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Sunday, July 27, 2008


Sorry-ass BBC misreports Taiwan again

Caroline Gluck, what's wrong with you?

On July 16, 2008, Caroline Gluck wrote an article for the BBC titled "Taiwan sorry for white terror era." The dateline on the article also indicates that it was written in "Taipei," but regular readers of this blog might wonder if Gluck was actually reporting from a different planet altogether.

However long ago it was written, Gluck's misreporting on Taiwan should be neither forgiven nor forgotten.

Let's start by looking at just the headline.

First of all, "Taiwan" can't be sorry for the era, since Taiwan and its people were the victims. The assailants weren't even from Taiwan. They were the Chinese Nationalist Party (中國國民黨 or KMT).

The next mistake has to do with the lack of capitalization. "White Terror" should have been treated as a proper noun here, the same way that word combinations such as "Treaty of Shimonoseki," "Green Island," Jade Mountain," "Jiancheng Circle Market," "Boston Communiqué," "Taiwan Relations Act," and "Declaration of Independence" should be capitalized when they refer to unique geographical locations or historical documents.

"Sorry" seems to mean something else on Planet Gluck
Saying "sorry" and being sorry are often two distinct things. Let's see which one applies here.

The words being interpreted by Gluck were spoken by President Ma Ying-jeou (馬英九) (Chinese KMT), who was inaugurated on May 20, 2008, and whose administration quickly turned the Taiwan Democracy Memorial Hall (台灣民主紀念館) back into a place where people could "pay their respects" to Chiang Kai-shek (蔣介石), the former dictator who oversaw the White Terror period. (See also this Chinese-language CNA article about the removal of the 228 Exhibition.) The new administration also quickly put so-called "honor guards" back at the mausoleums of Chiang and his son (head of the "blue shirt" secret police) Chiang Ching-kuo (蔣經國).

The resumption of the so-called "honor guards" happened just over one month ago.

And don't forget Ma's tributes to the dead dictator shortly after he was elected. (See also this related article from the Taipei Times.)

Ma lays a wreath for a dictator
Shortly after his election, Ma lays a wreath at the tomb of Chiang Kai-shek
(Click to enlarge)

Return of the son of CKS?
Self-explanatory CNA photo via the April 6, 2008 Taipei Times
(Click to enlarge)

Zhen e'xin o!
Turning dictators into dolls? Ugh!
(Click to enlarge)

Is either Ma or his Chinese KMT "sorry" for the White Terror era? I don't buy it for one minute, and neither did Yao Mu-chi (姚沐棋):
In tears, Yao said the Chinese Nationalist Party (KMT) government had wrongfully convicted her parents and ruined the lives of her and her entire family.

Yao said her parents, both journalists, were accused of spying for the Chinese Communist Party. Her mother, who was convicted without a trial, died of torture 85 days after being arrested, Yao said.

Her father, also convicted of spying, served 10 years in jail, Yao said.

Yao said she and her two older sisters were labeled as the "daughters of spies" and blocked from promotions at work and from taking national examinations for civil servants.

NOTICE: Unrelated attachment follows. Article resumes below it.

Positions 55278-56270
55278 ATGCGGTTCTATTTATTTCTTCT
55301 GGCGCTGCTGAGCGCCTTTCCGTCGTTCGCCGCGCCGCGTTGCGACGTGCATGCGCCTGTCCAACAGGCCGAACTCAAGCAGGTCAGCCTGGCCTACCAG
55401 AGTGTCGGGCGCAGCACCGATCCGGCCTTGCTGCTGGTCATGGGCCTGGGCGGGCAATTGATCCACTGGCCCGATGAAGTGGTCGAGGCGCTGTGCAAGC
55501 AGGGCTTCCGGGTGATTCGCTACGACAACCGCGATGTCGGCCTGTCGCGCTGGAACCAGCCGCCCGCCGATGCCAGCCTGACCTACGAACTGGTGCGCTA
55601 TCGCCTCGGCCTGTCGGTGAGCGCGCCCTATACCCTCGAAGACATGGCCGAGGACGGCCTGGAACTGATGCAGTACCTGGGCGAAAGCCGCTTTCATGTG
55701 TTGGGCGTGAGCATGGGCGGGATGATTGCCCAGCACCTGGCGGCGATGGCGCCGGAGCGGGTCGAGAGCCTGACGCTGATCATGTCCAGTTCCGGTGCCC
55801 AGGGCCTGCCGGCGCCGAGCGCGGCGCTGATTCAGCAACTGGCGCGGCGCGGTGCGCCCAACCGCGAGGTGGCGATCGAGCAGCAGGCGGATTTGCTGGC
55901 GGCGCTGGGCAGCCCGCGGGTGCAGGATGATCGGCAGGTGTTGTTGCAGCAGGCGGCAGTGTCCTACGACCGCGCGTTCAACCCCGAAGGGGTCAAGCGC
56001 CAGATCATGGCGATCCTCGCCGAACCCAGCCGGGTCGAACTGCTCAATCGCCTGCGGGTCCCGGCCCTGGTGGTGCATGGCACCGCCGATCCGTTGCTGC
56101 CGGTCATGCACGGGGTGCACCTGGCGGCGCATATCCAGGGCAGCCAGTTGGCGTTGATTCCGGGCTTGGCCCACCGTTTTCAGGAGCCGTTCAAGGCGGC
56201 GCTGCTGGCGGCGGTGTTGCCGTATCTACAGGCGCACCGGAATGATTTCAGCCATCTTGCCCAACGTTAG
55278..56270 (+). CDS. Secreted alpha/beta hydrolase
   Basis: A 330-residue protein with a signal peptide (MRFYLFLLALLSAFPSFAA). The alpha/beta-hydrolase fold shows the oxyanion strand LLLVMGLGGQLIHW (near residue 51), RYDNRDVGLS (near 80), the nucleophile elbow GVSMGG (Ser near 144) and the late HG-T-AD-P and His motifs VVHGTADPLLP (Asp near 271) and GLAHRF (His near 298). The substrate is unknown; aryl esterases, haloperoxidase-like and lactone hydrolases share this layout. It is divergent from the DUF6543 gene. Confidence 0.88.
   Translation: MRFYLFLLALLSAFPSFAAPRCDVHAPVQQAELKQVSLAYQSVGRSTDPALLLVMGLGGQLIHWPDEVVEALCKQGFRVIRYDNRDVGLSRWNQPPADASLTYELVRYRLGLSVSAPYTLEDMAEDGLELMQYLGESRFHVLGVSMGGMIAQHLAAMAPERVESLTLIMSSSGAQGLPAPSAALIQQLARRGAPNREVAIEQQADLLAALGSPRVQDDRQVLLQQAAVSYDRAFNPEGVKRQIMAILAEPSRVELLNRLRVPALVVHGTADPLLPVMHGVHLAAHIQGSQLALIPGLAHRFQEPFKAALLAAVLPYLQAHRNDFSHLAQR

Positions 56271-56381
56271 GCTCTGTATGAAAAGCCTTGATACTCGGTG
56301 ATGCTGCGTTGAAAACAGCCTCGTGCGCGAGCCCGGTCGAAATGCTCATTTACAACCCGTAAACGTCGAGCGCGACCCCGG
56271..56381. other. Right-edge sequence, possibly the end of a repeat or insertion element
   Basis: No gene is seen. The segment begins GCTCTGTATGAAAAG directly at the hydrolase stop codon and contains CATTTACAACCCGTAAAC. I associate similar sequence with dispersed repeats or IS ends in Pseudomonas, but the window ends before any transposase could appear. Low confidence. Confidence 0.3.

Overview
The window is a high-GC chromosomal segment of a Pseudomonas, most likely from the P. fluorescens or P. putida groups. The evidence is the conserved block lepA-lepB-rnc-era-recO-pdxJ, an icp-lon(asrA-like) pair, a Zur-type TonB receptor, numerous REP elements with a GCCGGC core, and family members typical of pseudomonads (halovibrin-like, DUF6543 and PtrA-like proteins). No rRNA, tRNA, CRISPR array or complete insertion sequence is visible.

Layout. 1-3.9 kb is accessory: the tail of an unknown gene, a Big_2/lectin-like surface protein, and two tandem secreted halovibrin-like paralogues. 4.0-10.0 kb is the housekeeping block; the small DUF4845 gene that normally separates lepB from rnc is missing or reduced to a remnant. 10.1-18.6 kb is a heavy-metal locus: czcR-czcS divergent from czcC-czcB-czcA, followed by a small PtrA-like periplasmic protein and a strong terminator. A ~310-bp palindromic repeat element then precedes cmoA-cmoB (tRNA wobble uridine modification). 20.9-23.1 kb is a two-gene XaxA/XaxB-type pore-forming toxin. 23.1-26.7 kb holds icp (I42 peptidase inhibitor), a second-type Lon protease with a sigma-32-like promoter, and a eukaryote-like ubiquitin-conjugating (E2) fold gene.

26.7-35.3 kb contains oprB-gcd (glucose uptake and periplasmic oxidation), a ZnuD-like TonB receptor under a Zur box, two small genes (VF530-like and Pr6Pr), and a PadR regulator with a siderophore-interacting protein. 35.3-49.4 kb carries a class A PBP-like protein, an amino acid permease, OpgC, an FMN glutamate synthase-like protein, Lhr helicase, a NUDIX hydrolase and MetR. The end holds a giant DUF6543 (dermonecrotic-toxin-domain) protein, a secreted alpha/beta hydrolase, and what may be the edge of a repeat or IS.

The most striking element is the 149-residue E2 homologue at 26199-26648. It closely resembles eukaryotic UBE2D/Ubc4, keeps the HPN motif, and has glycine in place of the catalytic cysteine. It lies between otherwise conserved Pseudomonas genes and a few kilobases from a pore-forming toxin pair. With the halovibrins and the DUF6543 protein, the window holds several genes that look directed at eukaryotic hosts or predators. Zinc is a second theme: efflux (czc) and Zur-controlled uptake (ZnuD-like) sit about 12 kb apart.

So-called "reporting"
In the first sentence that follows the article's subheadline, Gluck waffles:
During the so-called "white terror" period, martial law was imposed by members of Mr Ma's Kuomintang party, after they fled to the island in 1949.
Again, the subject gets the lowercase treatment, but even worse, Gluck refers to it -- in compound "those-aren't-my-words" fashion -- as the "so-called 'white terror' period," writing as though it were the figment of someone's imagination. If the hyphenated modifier weren't enough, she puts scare quotes around the already-degraded term.

Imagine what Gluck's reaction might be to a foreign journalist who (fictionally) referred to the "so-called 'blitz' of London" during "world war ii," and you might be better able to understand this from a Taiwanese perspective. Do the math, and you'll figure out the sum of insult + injury.

Gluck's so-called "journalism" frequently misrepresents the area she is supposed to knowledgeably cover, and this example is no exception. Although there's a bit of what might otherwise be called "balance" on the subject in her article, the aforementioned offenses negate any merits those points might otherwise have had.

* Take a look back at some of the BBC's anti-Taiwan bias as previously covered at It's Not Democracy, It's A Conspiracy and Taiwan Matters:
1) BBC gets Taiwan all wrong
2) BBC angers all who care about Taiwan
3) BBC still not getting Taiwan right
4) BBC continues Taiwan deception
5) BBC strikes again
6) BBC Taiwan Coverage: Pathetically Biased
7) BBC cooks up more nonsense about Chen recall bid
8) Who will observe the Taiwan observers?
9) BBC has news about Taiwan totally backwards
10) BBC's Gluck dumps on changes to Taiwan's history books
11) Another distortion piece from the BBC

Orthographies: , , , , , , , , , , , , , ,

Cross-posted at It's Not Democracy, It's A Conspiracy!

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At 3:16 AM, Blogger Carlos said...

Sometimes I just feel like giving up. The whole world is against Taiwan, including half the island itself. Just having a hard time being optimistic anymore...

At 11:03 PM, Blogger STOP Ma said...


A democratic and free Taiwan's days are numbered. As Michael Turton commented today, "Sovereignty. Enjoy it while you can." And the people have no one to blame but themselves.

It will be a sad obituary when the final nail is in this coffin.

At 5:25 AM, Blogger D. Corey Sanderson said...

Wow...and I thought I was depressed before I came in and read the comments...


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